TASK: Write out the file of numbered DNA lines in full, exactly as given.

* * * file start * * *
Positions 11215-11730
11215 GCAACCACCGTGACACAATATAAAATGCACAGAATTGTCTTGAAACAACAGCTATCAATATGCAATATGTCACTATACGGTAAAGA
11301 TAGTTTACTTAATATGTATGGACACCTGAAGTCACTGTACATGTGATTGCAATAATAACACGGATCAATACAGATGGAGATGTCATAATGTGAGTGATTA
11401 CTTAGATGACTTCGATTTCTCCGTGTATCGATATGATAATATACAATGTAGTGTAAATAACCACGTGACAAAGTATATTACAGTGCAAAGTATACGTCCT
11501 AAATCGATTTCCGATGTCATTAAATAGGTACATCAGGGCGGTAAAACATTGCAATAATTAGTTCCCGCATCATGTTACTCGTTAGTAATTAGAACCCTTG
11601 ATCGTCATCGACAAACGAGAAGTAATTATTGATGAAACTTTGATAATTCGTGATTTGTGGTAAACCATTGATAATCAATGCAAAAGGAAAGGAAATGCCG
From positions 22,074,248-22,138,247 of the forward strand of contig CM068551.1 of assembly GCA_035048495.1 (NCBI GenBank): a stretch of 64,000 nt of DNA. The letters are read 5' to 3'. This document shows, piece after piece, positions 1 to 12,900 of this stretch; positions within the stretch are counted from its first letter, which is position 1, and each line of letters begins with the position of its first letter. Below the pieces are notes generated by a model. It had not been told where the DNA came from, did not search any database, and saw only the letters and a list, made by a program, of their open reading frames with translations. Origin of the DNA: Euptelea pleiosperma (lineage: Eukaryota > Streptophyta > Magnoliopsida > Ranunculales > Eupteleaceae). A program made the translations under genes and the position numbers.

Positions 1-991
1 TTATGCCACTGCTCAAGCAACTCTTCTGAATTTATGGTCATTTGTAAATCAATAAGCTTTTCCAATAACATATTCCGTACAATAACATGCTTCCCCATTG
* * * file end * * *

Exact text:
Positions 11215-11730
11215 GCAACCACCGTGACACAATATAAAATGCACAGAATTGTCTTGAAACAACAGCTATCAATATGCAATATGTCACTATACGGTAAAGA
11301 TAGTTTACTTAATATGTATGGACACCTGAAGTCACTGTACATGTGATTGCAATAATAACACGGATCAATACAGATGGAGATGTCATAATGTGAGTGATTA
11401 CTTAGATGACTTCGATTTCTCCGTGTATCGATATGATAATATACAATGTAGTGTAAATAACCACGTGACAAAGTATATTACAGTGCAAAGTATACGTCCT
11501 AAATCGATTTCCGATGTCATTAAATAGGTACATCAGGGCGGTAAAACATTGCAATAATTAGTTCCCGCATCATGTTACTCGTTAGTAATTAGAACCCTTG
11601 ATCGTCATCGACAAACGAGAAGTAATTATTGATGAAACTTTGATAATTCGTGATTTGTGGTAAACCATTGATAATCAATGCAAAAGGAAAGGAAATGCCG
From positions 22,074,248-22,138,247 of the forward strand of contig CM068551.1 of assembly GCA_035048495.1 (NCBI GenBank): a stretch of 64,000 nt of DNA. The letters are read 5' to 3'. This document shows, piece after piece, positions 1 to 12,900 of this stretch; positions within the stretch are counted from its first letter, which is position 1, and each line of letters begins with the position of its first letter. Below the pieces are notes generated by a model. It had not been told where the DNA came from, did not search any database, and saw only the letters and a list, made by a program, of their open reading frames with translations. Origin of the DNA: Euptelea pleiosperma (lineage: Eukaryota > Streptophyta > Magnoliopsida > Ranunculales > Eupteleaceae). A program made the translations under genes and the position numbers.

Positions 1-991
1 TTATGCCACTGCTCAAGCAACTCTTCTGAATTTATGGTCATTTGTAAATCAATAAGCTTTTCCAATAACATATTCCGTACAATAACATGCTTCCCCATTG